WASHINGTON (Reuters) - Non-U.S. pension funds and mutual funds were spared the full brunt of new U.S. information-reporting rules on overseas accounts meant to catch Americans who dodge U.S. taxes by keeping their assets offshore.
Chiefly targeting banks, the Foreign Account Tax Compliance Act (FATCA) rules, published by the U.S. Treasury on Thursday, require foreign financial institutions with $50,000 of any American taxpayer’s assets to report the holdings to the U.S. Internal Revenue Service.
The Treasury rejected a request by businesses, banks and foreign investment funds to delay a January 2014 start date for big penalties imposed on individuals and financial firms that do not comply with the law.
The announcement completes the rule-writing process for FATCA, a law that Congress passed in March 2010 after a Swiss bank scandal revealed that U.S. taxpayers had hidden millions of dollars overseas from the IRS.
Certain retirement funds, life insurance and other “low-risk” financial products held abroad, which are not considered havens for dodging taxes, are exempted from reporting their U.S. account holders’ information to the IRS. Financial firms and foreign governments had been calling for these exemptions.
The law, the first of its kind globally, has been decried by companies and U.S.-ally countries as unilateral, over-reaching and a breach of privacy. U.S. law requires that Americans pay taxes on their global income, not just domestic.
Treasury officials are hoping to sign up more than 50 countries with FATCA agreements and kick-start a dragnet of tax enforcement.
“The real story here is that looks like it is going to become a global model,” Manal Corwin, deputy assistant Treasury secretary for international tax affairs, told Reuters in an interview.
Companies affected by the new rules, including BlackRock, Western Union and Prudential, may spend more than $100 million each to comply with the law. Some firms are asking Treasury for additional time to prepare.
Financial institutions that refuse to comply with the law will be effectively shut out of U.S. securities markets.
The businesses must report to the IRS - in English - account holders’ names, addresses, account balances plus dividends and interest. The first reports are due in 2015.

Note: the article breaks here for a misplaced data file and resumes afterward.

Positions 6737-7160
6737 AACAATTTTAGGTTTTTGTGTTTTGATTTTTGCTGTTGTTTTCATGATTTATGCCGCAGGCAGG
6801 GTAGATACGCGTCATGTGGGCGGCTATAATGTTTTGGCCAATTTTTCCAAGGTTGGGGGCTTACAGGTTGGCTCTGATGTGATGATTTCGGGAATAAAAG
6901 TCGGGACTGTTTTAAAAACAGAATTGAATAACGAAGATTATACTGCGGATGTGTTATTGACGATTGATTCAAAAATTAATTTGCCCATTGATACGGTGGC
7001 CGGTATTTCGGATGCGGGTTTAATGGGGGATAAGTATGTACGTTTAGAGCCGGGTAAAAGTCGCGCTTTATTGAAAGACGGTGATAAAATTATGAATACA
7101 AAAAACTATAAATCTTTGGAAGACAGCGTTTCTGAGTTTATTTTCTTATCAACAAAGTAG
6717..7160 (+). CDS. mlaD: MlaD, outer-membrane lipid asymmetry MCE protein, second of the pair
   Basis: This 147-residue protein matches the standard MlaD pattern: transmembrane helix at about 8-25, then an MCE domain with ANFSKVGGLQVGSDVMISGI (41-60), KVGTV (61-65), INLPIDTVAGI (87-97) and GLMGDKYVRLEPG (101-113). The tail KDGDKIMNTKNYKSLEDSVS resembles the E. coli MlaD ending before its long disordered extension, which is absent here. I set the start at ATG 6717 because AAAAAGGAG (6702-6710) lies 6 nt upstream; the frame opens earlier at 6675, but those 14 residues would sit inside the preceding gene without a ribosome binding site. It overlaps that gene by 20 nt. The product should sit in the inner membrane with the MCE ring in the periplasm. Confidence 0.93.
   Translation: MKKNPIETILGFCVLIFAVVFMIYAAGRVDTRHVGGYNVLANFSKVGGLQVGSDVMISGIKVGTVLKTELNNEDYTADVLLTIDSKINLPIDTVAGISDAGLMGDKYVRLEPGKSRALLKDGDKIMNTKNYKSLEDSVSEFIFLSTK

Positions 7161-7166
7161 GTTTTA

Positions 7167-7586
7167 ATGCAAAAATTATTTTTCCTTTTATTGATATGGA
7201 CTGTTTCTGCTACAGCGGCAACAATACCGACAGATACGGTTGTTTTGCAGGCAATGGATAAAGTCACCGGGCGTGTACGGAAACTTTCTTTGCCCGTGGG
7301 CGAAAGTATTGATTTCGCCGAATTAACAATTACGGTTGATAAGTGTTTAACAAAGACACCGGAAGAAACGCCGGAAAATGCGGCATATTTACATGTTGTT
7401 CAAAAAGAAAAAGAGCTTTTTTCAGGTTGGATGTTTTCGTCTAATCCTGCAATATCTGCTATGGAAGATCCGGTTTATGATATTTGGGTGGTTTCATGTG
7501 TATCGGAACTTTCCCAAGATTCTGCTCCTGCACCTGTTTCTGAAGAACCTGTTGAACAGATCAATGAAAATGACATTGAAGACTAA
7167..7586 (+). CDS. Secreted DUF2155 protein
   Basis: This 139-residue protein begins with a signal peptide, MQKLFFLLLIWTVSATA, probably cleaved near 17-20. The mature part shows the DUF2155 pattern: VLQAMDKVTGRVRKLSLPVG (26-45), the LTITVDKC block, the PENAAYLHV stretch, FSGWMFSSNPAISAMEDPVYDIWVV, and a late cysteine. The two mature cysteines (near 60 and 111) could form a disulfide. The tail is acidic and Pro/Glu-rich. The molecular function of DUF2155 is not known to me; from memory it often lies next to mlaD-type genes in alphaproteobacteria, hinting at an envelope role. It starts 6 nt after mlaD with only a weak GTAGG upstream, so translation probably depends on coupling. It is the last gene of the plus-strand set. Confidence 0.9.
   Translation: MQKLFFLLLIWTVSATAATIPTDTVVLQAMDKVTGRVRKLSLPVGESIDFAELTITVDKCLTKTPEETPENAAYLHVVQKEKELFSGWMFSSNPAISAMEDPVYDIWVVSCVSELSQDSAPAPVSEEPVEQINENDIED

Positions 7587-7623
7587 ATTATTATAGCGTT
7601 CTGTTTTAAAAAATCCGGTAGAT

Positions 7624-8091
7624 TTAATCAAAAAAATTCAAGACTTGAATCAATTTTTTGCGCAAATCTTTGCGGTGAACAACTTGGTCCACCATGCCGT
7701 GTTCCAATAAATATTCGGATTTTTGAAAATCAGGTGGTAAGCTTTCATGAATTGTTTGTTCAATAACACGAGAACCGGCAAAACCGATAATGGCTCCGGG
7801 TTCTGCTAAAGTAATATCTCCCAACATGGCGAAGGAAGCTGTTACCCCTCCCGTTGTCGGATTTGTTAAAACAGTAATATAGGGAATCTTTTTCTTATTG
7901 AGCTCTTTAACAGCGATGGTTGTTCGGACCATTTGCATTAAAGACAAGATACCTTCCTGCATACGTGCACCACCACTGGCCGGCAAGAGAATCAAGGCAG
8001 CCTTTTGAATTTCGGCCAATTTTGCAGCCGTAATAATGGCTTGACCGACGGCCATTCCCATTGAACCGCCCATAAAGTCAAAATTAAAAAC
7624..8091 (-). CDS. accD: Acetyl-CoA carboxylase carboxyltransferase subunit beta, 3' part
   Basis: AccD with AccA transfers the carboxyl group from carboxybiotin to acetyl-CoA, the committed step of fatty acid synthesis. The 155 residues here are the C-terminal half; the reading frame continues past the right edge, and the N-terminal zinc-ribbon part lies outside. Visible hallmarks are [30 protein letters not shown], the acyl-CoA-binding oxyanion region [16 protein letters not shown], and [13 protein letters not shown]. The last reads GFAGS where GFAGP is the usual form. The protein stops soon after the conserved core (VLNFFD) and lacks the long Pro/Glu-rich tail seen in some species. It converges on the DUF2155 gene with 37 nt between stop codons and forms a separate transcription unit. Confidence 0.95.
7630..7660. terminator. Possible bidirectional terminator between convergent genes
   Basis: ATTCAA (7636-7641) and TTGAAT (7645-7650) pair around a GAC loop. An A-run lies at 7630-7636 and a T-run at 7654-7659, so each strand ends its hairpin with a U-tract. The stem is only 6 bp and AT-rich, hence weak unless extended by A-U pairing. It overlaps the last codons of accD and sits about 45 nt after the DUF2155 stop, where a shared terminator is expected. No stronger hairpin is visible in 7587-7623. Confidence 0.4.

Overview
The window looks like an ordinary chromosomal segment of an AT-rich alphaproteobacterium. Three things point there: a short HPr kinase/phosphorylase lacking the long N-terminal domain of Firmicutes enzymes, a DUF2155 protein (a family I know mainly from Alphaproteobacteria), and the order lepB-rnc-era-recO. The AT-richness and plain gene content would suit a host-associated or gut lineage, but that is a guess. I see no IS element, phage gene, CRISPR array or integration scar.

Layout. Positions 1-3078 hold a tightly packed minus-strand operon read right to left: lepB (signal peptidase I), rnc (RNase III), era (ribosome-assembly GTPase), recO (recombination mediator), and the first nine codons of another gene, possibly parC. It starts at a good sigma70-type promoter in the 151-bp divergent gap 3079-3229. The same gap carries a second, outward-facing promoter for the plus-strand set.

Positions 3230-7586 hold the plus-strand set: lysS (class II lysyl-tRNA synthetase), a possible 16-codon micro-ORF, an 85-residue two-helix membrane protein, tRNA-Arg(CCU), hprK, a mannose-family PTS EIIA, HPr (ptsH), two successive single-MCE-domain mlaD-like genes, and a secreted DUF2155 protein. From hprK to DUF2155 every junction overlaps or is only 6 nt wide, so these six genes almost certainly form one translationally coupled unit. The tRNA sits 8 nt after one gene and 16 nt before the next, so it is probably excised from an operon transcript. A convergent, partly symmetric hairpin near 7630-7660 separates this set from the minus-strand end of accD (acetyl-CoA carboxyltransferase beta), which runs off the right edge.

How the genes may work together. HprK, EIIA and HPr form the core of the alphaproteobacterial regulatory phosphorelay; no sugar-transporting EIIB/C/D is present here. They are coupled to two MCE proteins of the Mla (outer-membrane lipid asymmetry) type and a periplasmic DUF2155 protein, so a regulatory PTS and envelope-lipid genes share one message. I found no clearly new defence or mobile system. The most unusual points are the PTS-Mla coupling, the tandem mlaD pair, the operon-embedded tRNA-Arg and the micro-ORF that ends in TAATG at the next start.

The roughly 500 pages of final rules, which were initially proposed in February 2012, give breathing room to some asset managers, such as mutual funds, for how they need to report investors’ information.
The rules also incorporate the government-to-government agreements Treasury has been signing with countries to get their local firms compliant with the law. Norway became the seventh country to forge an agreement, Treasury said on Thursday.
Soon after Congress passed FATCA, Treasury officials surmised the law could not be broadly implemented as intended. Too many foreign firms would be breaking domestic laws by reporting client information to the IRS.
The government agreements offer a workaround. The United Kingdom, Mexico, Denmark, Ireland, Switzerland and Spain are finalizing FATCA agreements.
Though the pacts help firms comply with FATCA, they have added new headaches for some international companies.
“FATCA’s scope is being expanded because Treasury is trying to close every hole,” said Harris Horowitz, the global head of tax at BlackRock, which has more than 50 people working on FATCA implementation.
With the government agreements, FATCA “has turned more onerous,” he said.
Some of the agreements include a reciprocal information-sharing provision, under which the IRS will deliver taxpayer information to a foreign government about its citizens living in the United States.
This reciprocal provision has raised privacy concerns, specifically with the Mexico agreement, signed in November.
Corwin said Treasury vetted the Mexican tax-collecting agency and checked with other U.S. agencies that share sensitive information with Mexico before signing the deal.
Foreign financial firms may be spared FATCA penalties next year if their native government is on the verge of signing a FATCA agreement, Corwin said.
Firms have been waiting for the final rules to finish their preparations, said Ellen Zimiles, a managing director for consulting firm Navigant. Firms may still get relief on the penalty start date as the deadline approaches, she said.
“It’s always a little game of chicken” between Treasury and businesses, Zimiles said.
Editing by Howard Goller and Steve Orlofsky